January 9, 1942: Front page of The Winnipeg Tribune, Winnipeg, Manitoba, Canada.
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January 9, 1942: Front page of the Biddeford Daily Journal, Biddeford, Maine.
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Note the report at top left: "Allied Subs Operate 100 Miles From Tokyo - Japs Admit Freighter Torpedoed"
(The Japanese admit that the 2,225-ton Unakai Maru #1 had been torpedoed and damaged by an Allied submarine. The truth was that USS Pollack SS-180 had sunk the freighter, and it was also true that this occurred about 100 miles southwest by south of Tokyo.)
Also note the report in column 7: "Japs Sink USS Langley By Radio Again"
(While it was not true, it soon would be. USS Langley AV-3, was sunk Feb. 27, 1942 by Japanese aircraft. Only sixteen of the crew were lost, but many more would be lost in the next few days. The survivors were picked up by USS Pecos AO-6, USS Whipple DD-217 and USS Edsall DD-219. Pecos was located by Japanese aircraft from the carrier Soryu on Mar. 1st and sunk, over 372 men were lost, the survivors being picked up by Whipple. Edsall suffered the worst fate. On the same day [Mar. 1] Edsall was found by the Japanese fleet and engaged. Alone, and outgunned, Edsall's men fought gallantly, but could not overcome the onslaught by the Japanese. The ship sank with all but five men, who were picked up by the Japanese cruiser Chikuma. They were tortured and later executed [beheaded] at Kendari POW camp on Celebes.)


January 9, 1942: Front page of The Evening Star, Washington, D.C.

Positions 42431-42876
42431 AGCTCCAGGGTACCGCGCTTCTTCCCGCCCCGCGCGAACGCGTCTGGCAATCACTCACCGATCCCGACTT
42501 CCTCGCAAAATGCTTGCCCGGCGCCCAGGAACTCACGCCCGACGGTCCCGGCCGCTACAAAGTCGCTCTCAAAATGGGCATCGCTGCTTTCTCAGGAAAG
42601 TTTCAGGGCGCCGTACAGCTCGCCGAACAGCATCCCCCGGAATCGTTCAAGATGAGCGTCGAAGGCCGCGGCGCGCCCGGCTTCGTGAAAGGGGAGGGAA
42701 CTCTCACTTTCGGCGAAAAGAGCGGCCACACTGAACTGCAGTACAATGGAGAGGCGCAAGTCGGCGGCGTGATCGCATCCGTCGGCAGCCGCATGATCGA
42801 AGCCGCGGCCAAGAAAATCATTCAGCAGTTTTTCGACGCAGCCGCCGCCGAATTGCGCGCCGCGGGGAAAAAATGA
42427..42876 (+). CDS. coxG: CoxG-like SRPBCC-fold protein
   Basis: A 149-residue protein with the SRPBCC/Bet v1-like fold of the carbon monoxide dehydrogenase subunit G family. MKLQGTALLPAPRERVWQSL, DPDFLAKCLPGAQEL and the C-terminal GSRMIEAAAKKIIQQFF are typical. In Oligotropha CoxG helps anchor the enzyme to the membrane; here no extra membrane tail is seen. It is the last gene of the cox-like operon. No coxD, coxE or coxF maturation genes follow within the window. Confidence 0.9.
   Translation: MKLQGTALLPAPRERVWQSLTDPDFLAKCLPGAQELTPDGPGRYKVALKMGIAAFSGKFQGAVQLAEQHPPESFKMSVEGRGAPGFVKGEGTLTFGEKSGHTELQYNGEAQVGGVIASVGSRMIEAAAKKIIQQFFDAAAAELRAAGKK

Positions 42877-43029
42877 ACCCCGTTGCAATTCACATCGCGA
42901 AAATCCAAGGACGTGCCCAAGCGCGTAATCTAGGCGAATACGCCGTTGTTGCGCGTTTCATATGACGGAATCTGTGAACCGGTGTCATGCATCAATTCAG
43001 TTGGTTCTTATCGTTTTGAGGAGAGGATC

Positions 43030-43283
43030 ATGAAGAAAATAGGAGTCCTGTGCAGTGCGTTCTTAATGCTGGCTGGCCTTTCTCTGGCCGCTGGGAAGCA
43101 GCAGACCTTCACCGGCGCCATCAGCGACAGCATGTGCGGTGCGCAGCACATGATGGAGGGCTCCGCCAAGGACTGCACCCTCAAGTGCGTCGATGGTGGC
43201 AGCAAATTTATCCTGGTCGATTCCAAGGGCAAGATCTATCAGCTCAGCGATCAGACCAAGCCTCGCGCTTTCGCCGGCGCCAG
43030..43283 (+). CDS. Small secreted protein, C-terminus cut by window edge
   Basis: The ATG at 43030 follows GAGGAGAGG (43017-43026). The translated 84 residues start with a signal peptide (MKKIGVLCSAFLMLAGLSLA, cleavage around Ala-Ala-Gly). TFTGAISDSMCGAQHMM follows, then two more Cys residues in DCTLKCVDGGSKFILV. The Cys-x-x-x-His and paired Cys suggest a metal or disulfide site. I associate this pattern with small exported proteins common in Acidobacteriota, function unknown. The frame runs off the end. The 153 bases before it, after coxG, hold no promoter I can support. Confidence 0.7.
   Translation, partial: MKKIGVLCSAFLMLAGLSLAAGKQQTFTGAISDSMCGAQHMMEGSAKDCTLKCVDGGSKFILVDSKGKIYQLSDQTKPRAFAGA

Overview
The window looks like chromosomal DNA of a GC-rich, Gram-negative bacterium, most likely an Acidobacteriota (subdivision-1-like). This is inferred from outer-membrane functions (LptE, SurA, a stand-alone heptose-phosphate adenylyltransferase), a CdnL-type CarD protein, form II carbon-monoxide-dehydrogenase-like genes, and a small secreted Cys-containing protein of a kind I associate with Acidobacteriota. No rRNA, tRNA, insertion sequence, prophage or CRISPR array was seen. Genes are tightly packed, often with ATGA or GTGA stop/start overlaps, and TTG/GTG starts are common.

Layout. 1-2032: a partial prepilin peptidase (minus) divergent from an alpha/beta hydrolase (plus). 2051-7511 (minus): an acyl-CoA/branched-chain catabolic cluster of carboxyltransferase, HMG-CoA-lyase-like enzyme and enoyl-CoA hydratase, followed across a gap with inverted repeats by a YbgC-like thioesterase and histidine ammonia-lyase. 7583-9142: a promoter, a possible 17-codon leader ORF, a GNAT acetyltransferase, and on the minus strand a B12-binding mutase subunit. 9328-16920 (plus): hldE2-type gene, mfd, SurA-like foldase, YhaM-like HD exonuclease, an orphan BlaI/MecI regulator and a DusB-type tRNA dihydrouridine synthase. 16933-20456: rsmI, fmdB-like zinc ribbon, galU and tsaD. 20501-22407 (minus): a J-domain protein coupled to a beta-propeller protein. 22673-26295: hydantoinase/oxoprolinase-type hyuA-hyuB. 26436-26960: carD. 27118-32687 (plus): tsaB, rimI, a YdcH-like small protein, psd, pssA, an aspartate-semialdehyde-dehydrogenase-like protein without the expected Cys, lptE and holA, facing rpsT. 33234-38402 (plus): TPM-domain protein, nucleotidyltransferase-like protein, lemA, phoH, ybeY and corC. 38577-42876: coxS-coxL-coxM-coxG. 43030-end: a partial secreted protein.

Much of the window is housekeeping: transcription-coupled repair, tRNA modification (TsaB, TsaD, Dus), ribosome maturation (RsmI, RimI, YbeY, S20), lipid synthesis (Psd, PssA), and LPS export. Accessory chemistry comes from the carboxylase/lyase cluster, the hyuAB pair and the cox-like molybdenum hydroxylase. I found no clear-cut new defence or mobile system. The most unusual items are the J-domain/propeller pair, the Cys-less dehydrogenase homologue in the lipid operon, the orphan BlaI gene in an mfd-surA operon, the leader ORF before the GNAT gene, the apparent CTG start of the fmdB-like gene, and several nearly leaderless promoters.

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January 9, 1942: Front page of The Evening Gazette, Xenia, Ohio.
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January 9, 1942: Front page of The Port Arthur News, Port Arthur, Texas.
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January 9, 1942: Front page of the Tucson Daily Citizen, Tucson, Arizona.
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January 9, 1942: Front page of The Bakersfield Californian, Bakersfield, California.
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January 9, 1942: Front page of the Völkischer Beobachter, the official newspaper of the NSDAP.
(Click on the image for a readable version.)
1. Der Reichsaußenminister in Budapest.
(The Reich Foreign Minister in Budapest.)
2. Deutsche-ungarische Waffenbrüderschaft erneut bewährt.
(German-Hungarian Brotherhood in Arms proven again.)
3. Ansprachen im Geiste der herzlichen Freundschaft.
(Speeches in the spirit of warm friendship.)
Note the report at bottom left: "Schlachtschiff im Hafen von Alexandria beschädigt - Britenkreuzer Phoebe versenkt."
(Battleship damaged in Alexandria harbor - British cruiser Phoebe sunk.)
[This is the report on the attack on Alexandria harbor, but the Italians go further in the German press and claim that the cruiser HMS Phoebe had been sunk by Italian aircraft off Tobruk, Libya. It was true that HMS Phoebe had been damaged by Italian aircraft, but this attack was unrelated to the attack on Alexandria on Dec. 19th. Phoebe had been torpedoed on Aug. 27th and was not sunk. After temporary repaired at Alexandria the ship sailed to New York for permanent repairs at the Brooklyn Naval Shipyard.]



   
Page published January 9, 2023